TID 97 Sinking
On 29 December 1962, at approximately 17:00 hours, Admiralty Police called at the house of HM Chatham Dockyard diver R. Willing, requesting him to attend a tug boat sinking in Number Three Basin. Three members of the crew were missing, believed drowned. This is his personal account of the disaster.
"On arrival at the scene, I found the diving boat in position, having been towed by hand around from the far side of the basin by the diving crew, in very heavy weather, wind and rain.
The boat was underwater, being suspended beneath the surface by wire hawsers fastened to dockyard capstans. The capstans could not lift the vessel or lower it to the basin bottom. The officer in charge said that the diver should go under TID 97 to investigate the situation. As I was the diver, I replied that there was no way I would dive under the tug as it was too dangerous - the hawsers were swinging with the strain of the weight and could break at any time.
I dived down to the vessel and searched around the topside. On surfacing, I advised that the wires should be cut, to allow the vessel to sink to the basin bottom. No further action was taken by the diving team. During the night the hawsers broke and the tug settled to the bottom.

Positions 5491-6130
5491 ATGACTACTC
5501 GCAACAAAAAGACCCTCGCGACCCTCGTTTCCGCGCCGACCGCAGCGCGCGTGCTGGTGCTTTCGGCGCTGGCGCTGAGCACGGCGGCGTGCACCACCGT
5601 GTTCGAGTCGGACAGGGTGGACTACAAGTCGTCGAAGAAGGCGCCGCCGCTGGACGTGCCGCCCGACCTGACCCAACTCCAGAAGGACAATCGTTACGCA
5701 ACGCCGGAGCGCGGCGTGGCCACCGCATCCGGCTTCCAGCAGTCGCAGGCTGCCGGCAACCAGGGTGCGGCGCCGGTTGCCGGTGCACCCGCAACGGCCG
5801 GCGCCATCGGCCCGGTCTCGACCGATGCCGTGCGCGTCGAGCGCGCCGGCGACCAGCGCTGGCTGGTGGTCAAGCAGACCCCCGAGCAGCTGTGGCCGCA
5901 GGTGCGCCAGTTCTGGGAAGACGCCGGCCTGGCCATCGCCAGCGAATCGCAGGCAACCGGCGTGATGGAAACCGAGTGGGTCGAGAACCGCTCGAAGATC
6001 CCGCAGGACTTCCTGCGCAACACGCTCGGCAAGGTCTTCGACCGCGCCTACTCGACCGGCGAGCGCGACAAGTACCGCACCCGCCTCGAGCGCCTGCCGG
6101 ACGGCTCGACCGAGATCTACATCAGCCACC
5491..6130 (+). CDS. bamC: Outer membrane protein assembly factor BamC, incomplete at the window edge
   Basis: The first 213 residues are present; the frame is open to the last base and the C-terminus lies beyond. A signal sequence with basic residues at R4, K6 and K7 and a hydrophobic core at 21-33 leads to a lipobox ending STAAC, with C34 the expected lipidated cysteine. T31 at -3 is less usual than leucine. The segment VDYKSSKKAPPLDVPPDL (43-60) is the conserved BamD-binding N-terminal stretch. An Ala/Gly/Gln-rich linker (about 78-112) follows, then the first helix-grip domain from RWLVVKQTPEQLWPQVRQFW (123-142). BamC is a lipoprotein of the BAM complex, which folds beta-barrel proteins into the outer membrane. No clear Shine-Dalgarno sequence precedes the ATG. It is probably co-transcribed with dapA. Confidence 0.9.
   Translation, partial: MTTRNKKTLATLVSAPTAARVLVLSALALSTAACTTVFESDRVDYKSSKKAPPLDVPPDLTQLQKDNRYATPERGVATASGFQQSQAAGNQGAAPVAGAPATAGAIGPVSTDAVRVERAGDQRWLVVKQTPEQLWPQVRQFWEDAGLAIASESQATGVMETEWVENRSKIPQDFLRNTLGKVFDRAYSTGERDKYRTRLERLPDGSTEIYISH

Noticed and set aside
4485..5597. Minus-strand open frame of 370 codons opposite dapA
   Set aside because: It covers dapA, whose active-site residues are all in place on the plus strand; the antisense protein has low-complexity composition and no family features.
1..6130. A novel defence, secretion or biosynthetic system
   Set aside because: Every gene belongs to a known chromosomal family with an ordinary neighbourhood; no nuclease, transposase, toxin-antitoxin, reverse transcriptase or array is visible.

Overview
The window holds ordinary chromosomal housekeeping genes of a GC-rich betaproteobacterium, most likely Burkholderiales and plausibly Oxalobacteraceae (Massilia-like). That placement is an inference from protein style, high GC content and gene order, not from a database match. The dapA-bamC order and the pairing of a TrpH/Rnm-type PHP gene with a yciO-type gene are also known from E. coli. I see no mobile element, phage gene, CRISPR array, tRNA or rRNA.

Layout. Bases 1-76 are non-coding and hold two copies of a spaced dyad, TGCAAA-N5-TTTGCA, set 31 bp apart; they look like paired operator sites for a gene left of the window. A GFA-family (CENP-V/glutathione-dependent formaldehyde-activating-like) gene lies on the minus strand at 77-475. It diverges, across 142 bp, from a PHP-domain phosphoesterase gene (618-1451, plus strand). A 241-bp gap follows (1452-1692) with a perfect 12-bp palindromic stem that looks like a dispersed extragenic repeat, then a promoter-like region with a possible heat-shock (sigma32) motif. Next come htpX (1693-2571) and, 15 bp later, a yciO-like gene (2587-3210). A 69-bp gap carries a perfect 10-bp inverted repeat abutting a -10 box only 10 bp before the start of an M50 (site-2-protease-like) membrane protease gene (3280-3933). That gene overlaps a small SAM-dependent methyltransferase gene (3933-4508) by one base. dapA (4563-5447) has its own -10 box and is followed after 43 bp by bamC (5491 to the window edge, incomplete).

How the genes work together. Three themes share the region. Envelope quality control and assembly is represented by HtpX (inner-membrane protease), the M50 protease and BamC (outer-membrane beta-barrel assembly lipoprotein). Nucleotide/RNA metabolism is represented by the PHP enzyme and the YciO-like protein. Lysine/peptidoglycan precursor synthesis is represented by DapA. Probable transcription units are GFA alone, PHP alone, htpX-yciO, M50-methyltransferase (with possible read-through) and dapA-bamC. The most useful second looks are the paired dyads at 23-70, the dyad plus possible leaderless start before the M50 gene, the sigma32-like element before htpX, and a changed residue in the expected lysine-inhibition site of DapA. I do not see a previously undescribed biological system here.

The following day (December 30th) I again dived on the tug and broke through the bridge glass and found the skipper inside. I informed the surface crew and we secured his body and lifted him out to a waiting ambulance. Over the next few days the tug was lifted and pumped out by the 'Swin' lifting craft. Accompanied by diver A. Cotton, I searched the tug and found two more bodies, one in the engine room and the other in the crew mess.
We were told not to touch the bodies until the doctor had declared them dead. As they had been underwater for several days, this seemed a bit much! We asked the doctor to come aboard and carry out the examinations required. He declined, so we set about removing their bodies. The man in the engine room was trapped upside down between the machinery, we had to cut the handrails to get access, and he was lifted out by crane, as was the second man.
On behalf of the diving crew, I would like to say thank you for all the help given to us by the dockyard services during this very sad event, and record our commiserations to the bereaved families of the three members of the crew who perished that fateful night."
R. L. Willing
by Robbie Neale